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Trends in Cancer Research   Volumes    Volume 5 
Role of hepatoma-derived growth factor in cancer
Hideji Nakamura, Weidong Liu, Hirayuki Enomoto
Pages: 1 - 11
Number of pages: 11
Trends in Cancer Research
Volume 5 

Copyright © 2009 Research Trends. All rights reserved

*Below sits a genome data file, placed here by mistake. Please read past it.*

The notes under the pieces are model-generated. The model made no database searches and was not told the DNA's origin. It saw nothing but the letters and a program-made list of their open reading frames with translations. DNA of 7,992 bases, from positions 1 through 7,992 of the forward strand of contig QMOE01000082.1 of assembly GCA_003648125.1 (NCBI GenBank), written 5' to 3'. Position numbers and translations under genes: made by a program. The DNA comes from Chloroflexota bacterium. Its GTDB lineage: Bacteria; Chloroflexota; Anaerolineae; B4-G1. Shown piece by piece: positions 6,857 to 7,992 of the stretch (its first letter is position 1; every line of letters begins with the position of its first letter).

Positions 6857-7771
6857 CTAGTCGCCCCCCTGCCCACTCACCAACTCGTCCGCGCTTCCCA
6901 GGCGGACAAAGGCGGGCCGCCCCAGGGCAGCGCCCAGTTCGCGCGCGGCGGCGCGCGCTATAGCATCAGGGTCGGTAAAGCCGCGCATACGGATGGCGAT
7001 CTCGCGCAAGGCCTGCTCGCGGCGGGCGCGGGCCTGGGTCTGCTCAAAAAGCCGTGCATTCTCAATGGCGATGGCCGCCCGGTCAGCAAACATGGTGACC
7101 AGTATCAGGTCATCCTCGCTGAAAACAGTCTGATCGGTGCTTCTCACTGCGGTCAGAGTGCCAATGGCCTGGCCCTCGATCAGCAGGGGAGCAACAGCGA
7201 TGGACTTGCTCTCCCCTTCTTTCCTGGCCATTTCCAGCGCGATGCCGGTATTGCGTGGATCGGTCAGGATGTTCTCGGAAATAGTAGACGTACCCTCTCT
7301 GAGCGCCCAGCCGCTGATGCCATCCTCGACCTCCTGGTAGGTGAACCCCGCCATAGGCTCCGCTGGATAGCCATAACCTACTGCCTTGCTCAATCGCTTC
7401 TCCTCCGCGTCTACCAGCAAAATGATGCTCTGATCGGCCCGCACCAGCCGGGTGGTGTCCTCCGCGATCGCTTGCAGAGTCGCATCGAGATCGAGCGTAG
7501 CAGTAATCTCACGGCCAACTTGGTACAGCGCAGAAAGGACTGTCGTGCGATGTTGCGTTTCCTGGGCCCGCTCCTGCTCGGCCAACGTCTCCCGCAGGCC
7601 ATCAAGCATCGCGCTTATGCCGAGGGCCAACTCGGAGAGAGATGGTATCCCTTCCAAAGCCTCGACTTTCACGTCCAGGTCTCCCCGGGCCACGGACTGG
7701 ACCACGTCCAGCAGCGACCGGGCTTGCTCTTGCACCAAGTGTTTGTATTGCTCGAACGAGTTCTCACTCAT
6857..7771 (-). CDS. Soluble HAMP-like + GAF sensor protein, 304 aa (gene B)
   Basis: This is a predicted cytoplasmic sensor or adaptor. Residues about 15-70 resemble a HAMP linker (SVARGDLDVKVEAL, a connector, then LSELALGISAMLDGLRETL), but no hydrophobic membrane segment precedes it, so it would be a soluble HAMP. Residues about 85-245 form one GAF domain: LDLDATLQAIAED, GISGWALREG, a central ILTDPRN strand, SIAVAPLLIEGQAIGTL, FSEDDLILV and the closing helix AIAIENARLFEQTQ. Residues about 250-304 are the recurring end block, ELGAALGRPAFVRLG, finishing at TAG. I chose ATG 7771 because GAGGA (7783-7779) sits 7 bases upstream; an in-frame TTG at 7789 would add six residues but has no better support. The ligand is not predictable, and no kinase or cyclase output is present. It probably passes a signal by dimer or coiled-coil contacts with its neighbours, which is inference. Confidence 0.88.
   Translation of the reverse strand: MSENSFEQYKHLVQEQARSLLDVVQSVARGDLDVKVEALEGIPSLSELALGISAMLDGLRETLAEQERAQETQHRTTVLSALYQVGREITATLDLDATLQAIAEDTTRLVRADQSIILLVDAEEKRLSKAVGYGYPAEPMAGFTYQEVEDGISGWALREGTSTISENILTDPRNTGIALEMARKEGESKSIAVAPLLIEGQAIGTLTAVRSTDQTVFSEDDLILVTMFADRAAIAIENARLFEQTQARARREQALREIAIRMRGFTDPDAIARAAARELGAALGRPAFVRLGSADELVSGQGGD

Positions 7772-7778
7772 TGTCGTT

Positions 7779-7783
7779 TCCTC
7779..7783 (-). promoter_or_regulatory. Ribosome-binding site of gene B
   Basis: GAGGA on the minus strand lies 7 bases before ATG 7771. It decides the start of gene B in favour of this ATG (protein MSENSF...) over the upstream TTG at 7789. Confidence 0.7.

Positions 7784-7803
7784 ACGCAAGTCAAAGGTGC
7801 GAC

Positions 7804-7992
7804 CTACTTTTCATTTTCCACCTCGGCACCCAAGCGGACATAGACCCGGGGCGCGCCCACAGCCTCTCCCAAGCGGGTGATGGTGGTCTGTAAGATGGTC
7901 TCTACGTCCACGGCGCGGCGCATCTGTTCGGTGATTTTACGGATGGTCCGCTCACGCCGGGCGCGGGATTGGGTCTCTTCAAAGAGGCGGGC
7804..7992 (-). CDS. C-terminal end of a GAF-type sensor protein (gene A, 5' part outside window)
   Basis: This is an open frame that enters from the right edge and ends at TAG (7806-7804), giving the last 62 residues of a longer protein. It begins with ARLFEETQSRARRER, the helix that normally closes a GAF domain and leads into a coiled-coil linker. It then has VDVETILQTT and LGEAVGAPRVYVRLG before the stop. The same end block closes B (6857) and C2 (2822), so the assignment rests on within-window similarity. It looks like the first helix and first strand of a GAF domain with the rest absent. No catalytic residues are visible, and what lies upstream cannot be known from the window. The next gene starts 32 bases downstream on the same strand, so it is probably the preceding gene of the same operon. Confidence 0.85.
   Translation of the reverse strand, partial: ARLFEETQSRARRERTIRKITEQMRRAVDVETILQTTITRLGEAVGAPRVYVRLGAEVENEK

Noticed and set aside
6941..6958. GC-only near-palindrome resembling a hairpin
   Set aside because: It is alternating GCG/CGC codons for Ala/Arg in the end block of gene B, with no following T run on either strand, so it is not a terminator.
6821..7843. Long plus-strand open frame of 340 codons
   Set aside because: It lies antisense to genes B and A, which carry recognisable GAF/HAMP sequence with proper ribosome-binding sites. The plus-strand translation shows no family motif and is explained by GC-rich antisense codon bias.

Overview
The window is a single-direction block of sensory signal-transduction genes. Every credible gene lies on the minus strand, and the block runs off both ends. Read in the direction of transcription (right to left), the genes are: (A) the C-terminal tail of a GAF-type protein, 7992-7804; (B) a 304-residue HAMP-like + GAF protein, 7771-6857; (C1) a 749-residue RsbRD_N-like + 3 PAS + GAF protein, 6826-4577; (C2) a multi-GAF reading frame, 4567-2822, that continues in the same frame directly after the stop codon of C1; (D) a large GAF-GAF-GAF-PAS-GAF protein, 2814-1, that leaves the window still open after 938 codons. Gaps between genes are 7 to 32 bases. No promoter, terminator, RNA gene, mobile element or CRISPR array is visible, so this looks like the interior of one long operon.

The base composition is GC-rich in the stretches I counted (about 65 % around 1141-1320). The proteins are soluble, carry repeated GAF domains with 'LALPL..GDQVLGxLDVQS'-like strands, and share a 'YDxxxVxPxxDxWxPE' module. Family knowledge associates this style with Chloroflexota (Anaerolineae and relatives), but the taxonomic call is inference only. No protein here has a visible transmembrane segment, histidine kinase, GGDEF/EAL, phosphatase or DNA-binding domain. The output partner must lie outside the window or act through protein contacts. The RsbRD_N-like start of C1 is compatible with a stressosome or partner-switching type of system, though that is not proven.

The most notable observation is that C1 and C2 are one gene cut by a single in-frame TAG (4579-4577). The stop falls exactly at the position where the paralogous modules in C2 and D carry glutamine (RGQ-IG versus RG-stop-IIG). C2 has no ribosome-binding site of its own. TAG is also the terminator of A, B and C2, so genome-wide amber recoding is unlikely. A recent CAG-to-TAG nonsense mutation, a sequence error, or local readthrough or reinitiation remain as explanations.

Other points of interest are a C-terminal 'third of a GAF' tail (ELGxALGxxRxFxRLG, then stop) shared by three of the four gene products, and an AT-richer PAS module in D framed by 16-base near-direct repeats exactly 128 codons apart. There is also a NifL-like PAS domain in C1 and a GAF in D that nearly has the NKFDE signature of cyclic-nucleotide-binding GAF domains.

Hepatoma-derived growth factor (HDGF) was purified and cloned from a human hepatocellular carcinoma (HCC) cell line, which proliferated in serum-free chemically-defined medium. HDGF and five other HDGF-related proteins belong to a new protein family with a significant homology in their amino terminus. HDGF is a nuclear targeted mitogen containing nuclear localization signals, and the ability to translocate to the nucleus plays an important role in the mitogenic activity. On the other hand, exogenously supplied HDGF stimulates the cellular proliferation through MAP kinase activation. A putative candidate receptor for HDGF has been identified. HDGF is a unique and interesting factor which exerts its function via a signal pathway from cell membrane binding and its direct action on DNA after nuclear translocation. HDGF is strongly expressed in cancer cells, which originate from the liver, lung, colon, stomach and pancreas. HDGF also shows anti-apoptotic activity. In a mouse hepatocarcinogenesis model, HDGF is induced in the liver tissue at an early stage before the development of liver tumors. Exogenously supplied and endogenously over-expressed HDGF enhances the proliferation of cancer cells. HDGF-over-expressing cells generate tumors and enhance tumor growth in nude mice. HDGF also stimulates cell migration and tubule formation as well as the proliferation of human endothelial cells, and plays important roles in neovascular formation, including tumor angiogenesis. HDGF induces tumorigenesis in vivo through both its direct angiogenic activity and the induction of VEGF. The down-regulation of endogenous HDGF in cancer cells suppresses their proliferation, invasive activity and anchorage-independent growth in soft agar in vitro. The increased expression of HDGF is associated with more malignant potential for cancer progression. HDGF may be a useful prognostic factor for disease-free and/or overall survivals in patients who have undergone a resection of HCC, non-small cell lung cancer, gastric cancer, esophageal cancer, pancreatic cancer and gastrointestinal stromal tumor. This review will describe the current knowledge about the pathophysiological roles of HDGF in tumor growth, and its possible clinical utility in cancer regulation.
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